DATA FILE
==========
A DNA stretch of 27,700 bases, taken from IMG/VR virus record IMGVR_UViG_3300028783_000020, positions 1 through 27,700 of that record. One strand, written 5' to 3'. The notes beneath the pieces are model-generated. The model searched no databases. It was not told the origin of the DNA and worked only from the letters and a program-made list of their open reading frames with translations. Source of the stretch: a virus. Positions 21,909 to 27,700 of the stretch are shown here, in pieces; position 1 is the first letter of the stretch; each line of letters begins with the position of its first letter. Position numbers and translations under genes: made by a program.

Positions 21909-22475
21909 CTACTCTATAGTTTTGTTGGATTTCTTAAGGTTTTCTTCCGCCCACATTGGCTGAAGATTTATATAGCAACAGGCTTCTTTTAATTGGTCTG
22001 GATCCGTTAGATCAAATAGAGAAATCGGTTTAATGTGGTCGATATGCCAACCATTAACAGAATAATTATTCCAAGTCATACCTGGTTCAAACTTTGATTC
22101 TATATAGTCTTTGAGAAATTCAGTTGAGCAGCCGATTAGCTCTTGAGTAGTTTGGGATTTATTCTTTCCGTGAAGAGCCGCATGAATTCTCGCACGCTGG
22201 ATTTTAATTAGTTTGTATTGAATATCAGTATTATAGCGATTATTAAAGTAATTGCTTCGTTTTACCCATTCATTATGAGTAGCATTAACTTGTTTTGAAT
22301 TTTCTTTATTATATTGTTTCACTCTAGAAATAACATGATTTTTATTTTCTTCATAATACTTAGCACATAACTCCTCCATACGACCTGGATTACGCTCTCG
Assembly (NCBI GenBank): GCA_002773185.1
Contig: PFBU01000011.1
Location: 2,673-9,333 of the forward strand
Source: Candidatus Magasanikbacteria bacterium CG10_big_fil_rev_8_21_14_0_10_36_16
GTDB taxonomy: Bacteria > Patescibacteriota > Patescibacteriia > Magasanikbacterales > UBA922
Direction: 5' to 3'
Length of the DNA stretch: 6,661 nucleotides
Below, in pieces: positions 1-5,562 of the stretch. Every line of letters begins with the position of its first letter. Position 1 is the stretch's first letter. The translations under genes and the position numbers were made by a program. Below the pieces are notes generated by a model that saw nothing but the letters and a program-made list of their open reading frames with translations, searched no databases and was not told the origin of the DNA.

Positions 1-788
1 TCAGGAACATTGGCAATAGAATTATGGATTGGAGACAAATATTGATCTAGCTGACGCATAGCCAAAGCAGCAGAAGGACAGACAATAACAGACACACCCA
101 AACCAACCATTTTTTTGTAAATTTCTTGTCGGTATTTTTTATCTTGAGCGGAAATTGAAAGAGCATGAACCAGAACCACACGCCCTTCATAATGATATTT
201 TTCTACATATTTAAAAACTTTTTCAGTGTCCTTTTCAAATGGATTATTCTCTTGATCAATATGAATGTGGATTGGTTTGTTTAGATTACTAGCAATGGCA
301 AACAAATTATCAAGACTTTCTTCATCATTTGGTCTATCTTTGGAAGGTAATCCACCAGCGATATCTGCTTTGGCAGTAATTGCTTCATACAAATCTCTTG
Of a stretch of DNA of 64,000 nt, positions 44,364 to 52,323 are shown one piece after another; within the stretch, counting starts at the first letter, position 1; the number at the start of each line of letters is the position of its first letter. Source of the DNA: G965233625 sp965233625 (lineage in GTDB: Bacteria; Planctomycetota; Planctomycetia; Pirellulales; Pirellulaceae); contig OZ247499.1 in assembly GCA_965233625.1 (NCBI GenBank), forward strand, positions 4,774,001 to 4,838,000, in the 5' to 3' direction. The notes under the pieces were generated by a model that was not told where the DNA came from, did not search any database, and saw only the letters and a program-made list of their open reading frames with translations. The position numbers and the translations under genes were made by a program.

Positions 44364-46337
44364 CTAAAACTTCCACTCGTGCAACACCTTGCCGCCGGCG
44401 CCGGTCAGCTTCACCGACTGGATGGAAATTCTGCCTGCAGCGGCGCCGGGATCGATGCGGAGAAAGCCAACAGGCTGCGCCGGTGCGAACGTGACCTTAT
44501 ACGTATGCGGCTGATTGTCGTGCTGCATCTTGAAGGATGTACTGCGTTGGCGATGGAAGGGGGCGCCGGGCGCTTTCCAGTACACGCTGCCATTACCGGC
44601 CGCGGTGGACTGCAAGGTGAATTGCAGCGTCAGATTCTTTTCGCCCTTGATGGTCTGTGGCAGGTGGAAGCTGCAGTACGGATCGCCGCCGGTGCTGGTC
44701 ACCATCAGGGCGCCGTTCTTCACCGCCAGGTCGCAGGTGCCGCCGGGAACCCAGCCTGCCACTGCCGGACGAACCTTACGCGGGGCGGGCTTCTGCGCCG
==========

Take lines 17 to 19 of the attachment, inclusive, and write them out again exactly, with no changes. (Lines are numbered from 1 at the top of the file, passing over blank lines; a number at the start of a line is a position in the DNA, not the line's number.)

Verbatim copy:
1 TCAGGAACATTGGCAATAGAATTATGGATTGGAGACAAATATTGATCTAGCTGACGCATAGCCAAAGCAGCAGAAGGACAGACAATAACAGACACACCCA
101 AACCAACCATTTTTTTGTAAATTTCTTGTCGGTATTTTTTATCTTGAGCGGAAATTGAAAGAGCATGAACCAGAACCACACGCCCTTCATAATGATATTT
201 TTCTACATATTTAAAAACTTTTTCAGTGTCCTTTTCAAATGGATTATTCTCTTGATCAATATGAATGTGGATTGGTTTGTTTAGATTACTAGCAATGGCA